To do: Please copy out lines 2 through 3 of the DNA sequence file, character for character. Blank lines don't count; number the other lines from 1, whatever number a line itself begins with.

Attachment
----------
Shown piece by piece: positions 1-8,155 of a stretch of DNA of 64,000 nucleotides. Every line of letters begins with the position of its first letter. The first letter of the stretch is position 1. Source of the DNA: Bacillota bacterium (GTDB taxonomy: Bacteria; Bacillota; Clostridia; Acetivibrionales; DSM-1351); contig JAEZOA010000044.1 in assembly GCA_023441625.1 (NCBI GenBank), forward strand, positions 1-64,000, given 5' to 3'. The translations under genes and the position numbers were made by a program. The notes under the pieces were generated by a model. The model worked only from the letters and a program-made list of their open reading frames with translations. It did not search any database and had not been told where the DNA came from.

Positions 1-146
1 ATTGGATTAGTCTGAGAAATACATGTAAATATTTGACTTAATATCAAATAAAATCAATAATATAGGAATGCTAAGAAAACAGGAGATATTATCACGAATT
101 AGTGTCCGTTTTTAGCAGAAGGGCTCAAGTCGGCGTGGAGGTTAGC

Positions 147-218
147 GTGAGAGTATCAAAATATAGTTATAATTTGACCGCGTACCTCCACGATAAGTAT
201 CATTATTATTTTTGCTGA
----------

Positions 1-146
1 ATTGGATTAGTCTGAGAAATACATGTAAATATTTGACTTAATATCAAATAAAATCAATAATATAGGAATGCTAAGAAAACAGGAGATATTATCACGAATT